In C/EBPδ-transduced cells, vector-derived (Flag-tagged) C/EBPδ was found associated to the p63 locus in intron 3 (at position +147873 to +148041) and in an evolutionarily conserved, keratinocyte-specific enhancer in intron 5 (+202579 to +202761; Antonini et al., 2006). Primers designed to amplify other sequences from the p63 locus detected the correct fragment only in the input samples (Fig. 6, A and B). Binding of Flag-tagged C/EBPδ was also observed to a region upstream of the involucrin promoter (−421 to −119) containing a C/EBP responsive element previously characterized in keratinocytes (Agarwal et al., 1999; Balasubramanian and Eckert, 2004) and upstream of the p27Kip1 (−227 to +14), p57Kip2 (−622 to −398), and p16INK4A (−1020 to −871) loci (Fig. 6 B). Binding to all these sites was observed specifically in C/EBPδ-transduced cells and was more pronounced at the fifth than at the third passage (Fig. 6 B). The signals obtained with the anti-Flag antibody were always weaker than those obtained with the anti-C/EBPδ antibody, probably reflecting a lower immunoprecipitation efficiency. In control, ΔNFGr-transduced cells, a weak but specific signal was observed at the p63, involucrin, and p27Kip1 loci in chromatin immunoprecipitated with the anti- C/EBPδ but not the anti-Flag antibody. Binding was observed at the third but not at the fifth passage (Fig. 6 B), most likely as a result of the presence of endogenous C/EBPδ activity in a subset of early passage cells, which is lost in later passages.
Chromatin from the same cells was also immunoprecipitated with antibodies specific for all isoforms or only the α isoforms of p63. Binding of ΔNp63α was observed in the intron 5 enhancer of the p63 locus (Antonini et al., 2006) in both C/EBPδ-transduced and control cells. Binding was more pronounced in C/EBPδ+ than in control cells, reflecting either an increased recruitment of ΔNp63α to the enhancer or simply the increased proportion of cells expressing ΔNp63α in these cultures. Interestingly, ΔNp63α and C/EBPδ appear to bind the same regions in the p63 and p27Kip1 loci (Fig. 6 B). These results suggest that the p63, involucrin, p27Kip1, p57Kip2, and p16INK4A loci might be direct targets of C/EBPδ activity, in some cases in combination with ΔNp63α.
C/EBPδ promotes self-renewal of holoclone-forming cells
Clonogenic ability and proliferative potential are distinct properties of epithelial cells. Keratinocyte stem cells are endowed with high clonogenic and high proliferative capacity, and self-renewal occurs when both properties are maintained. Conversely, TA cells are clonogenic but have a limited capacity for multiplication.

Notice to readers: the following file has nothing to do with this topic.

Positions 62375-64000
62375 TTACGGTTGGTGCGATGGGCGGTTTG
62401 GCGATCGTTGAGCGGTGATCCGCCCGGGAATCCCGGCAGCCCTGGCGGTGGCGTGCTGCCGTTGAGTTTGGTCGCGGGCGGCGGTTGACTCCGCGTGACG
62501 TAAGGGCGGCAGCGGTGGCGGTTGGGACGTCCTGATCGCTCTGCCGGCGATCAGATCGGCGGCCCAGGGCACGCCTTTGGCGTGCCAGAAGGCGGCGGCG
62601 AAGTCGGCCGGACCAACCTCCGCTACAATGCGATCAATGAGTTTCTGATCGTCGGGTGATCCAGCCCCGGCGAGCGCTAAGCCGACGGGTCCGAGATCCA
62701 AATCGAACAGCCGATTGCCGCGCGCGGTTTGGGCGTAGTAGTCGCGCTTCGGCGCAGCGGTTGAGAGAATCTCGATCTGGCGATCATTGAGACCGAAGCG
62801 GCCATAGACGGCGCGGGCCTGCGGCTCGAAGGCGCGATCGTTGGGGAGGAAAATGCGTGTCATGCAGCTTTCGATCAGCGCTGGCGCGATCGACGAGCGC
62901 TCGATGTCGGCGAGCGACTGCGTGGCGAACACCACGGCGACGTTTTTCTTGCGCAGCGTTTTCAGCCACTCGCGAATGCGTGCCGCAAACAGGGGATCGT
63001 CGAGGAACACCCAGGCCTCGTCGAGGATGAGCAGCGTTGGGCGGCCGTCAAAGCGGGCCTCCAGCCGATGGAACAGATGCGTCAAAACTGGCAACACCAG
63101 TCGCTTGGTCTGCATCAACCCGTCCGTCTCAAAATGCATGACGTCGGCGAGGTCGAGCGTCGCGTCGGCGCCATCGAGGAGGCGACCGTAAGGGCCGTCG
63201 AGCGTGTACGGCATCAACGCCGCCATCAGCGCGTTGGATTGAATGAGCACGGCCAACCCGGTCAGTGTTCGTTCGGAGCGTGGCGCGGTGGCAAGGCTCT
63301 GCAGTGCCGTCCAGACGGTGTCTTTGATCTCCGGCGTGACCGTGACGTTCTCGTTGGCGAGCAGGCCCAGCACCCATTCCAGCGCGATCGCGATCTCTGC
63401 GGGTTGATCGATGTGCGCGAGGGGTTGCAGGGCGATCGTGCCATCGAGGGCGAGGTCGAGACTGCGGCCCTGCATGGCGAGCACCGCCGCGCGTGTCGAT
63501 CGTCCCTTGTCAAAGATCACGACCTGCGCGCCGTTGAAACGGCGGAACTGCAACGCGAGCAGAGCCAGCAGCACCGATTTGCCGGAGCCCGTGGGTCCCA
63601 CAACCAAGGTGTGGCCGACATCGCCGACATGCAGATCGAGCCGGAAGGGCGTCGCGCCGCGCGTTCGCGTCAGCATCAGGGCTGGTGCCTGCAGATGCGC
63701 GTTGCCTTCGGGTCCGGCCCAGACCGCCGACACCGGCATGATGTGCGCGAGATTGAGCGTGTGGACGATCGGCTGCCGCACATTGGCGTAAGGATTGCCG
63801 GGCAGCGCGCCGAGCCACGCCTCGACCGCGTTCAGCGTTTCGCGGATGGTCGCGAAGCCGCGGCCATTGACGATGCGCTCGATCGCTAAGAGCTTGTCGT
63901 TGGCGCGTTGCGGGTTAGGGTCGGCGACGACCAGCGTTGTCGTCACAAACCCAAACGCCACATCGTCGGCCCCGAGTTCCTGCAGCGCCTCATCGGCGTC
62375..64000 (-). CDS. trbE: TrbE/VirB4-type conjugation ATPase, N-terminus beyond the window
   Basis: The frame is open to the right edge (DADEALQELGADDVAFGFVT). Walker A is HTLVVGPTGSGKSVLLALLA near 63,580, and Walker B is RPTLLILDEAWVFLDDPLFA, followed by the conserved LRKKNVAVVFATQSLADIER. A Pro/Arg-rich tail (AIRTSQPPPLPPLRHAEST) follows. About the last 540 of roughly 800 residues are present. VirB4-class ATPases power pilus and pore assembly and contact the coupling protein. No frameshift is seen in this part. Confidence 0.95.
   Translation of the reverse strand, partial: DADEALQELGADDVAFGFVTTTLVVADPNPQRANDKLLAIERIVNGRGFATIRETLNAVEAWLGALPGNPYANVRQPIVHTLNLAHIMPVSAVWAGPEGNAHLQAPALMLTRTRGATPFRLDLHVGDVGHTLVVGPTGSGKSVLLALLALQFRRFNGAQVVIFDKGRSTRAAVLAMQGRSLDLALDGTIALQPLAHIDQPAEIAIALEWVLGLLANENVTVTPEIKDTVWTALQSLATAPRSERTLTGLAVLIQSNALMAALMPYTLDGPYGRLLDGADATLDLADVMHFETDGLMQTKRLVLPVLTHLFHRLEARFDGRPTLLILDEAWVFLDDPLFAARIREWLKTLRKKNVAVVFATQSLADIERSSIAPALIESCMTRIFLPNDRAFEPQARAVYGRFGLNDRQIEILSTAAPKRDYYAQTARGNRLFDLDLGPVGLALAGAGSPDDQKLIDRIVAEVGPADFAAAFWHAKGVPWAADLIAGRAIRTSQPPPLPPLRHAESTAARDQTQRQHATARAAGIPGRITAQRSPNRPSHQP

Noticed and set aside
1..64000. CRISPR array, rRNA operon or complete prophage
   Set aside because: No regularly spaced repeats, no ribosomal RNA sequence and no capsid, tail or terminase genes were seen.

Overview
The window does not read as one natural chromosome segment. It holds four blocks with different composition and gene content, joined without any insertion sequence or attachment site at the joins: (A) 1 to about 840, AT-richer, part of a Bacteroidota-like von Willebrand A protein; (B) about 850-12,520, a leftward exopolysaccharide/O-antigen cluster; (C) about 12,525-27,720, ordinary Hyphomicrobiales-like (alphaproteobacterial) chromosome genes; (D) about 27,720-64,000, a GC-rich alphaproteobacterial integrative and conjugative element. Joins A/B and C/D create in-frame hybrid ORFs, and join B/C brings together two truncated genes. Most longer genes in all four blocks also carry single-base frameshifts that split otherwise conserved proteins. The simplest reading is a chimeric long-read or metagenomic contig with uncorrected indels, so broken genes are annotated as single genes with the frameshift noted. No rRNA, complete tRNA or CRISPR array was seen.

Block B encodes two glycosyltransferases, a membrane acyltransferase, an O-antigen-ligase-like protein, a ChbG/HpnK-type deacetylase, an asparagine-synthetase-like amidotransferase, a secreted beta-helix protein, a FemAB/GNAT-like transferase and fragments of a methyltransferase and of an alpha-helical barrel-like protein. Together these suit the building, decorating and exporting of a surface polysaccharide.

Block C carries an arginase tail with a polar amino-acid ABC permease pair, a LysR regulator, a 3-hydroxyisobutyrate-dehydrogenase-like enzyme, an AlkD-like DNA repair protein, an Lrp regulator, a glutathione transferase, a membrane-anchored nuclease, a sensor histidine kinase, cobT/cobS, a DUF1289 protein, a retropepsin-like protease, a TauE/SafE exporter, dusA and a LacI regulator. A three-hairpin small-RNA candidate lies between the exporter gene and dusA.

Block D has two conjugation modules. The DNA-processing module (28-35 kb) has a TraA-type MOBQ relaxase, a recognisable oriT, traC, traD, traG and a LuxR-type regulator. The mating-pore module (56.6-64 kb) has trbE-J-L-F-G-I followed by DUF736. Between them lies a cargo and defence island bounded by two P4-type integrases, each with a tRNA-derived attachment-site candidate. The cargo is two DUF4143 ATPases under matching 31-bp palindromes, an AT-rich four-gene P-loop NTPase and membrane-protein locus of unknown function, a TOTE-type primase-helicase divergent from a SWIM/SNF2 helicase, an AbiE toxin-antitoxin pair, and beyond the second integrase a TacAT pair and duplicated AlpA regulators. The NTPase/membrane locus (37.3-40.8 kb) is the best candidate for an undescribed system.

Serially cultivated, untransduced, or ΔNFGr-transduced limbal cells showed a progressive decrease of their clonogenic capacity (Fig. 7, A and C) and ceased to proliferate after 60–75 d (or 9–11 passages) in culture (Fig. 7 B).
Replicative senescence occurs because of clonal evolution, as indicated by the progressive increase of aborted, paraclone-type colonies (Fig. 7 D) and by the replacement of ΔNp63α with ΔNp63β and ΔNp63γ expression (Fig. 2 B and Fig. 7, E and F). In sharp contrast, both clonogenic ability (Fig. 7, A and C) and proliferative capacity (Fig. 7 B) of C/EBPδ-transduced cells were maintained indefinitely. This effect was due to the capacity of enforced C/EBPδ expression to promote self-renewal and halt clonal evolution in holoclones, as indicated by the following evidence: (1) serially cultivated C/EBPδ-transduced cells showed no increase in the number of paraclones (Fig. 7 D) or replacement of ΔNp63α with ΔNp63β and ΔNp63γ (Fig. 7, E and F); (2) statistical analysis of cell size (Di Iorio et al., 2006), a major marker of clonogenic stem cells (Barrandon and Green, 1985), showed that C/EBPδ-transduced cells were nearly 10-fold smaller than control cells (325.93 vs. 3,035.25 μm3); (3) clonal analysis revealed that the percentage of holoclone-forming cells decreased and eventually set to zero in serially cultivated control cells but remained constant in C/EBPδ-transduced cells (10–15% of inoculated cells); and (4) ER- C/EBPδ was able to fully sequester also endogeneous C/EBPδ in the cytoplasm of limbal cells in the absence of 4OHT (Fig. 4 B). Such cells ceased to express ΔNp63α (not depicted) and underwent replicative senescence in only two passages as compared with 9–11 passages of control untransduced cells (Fig. 7 B).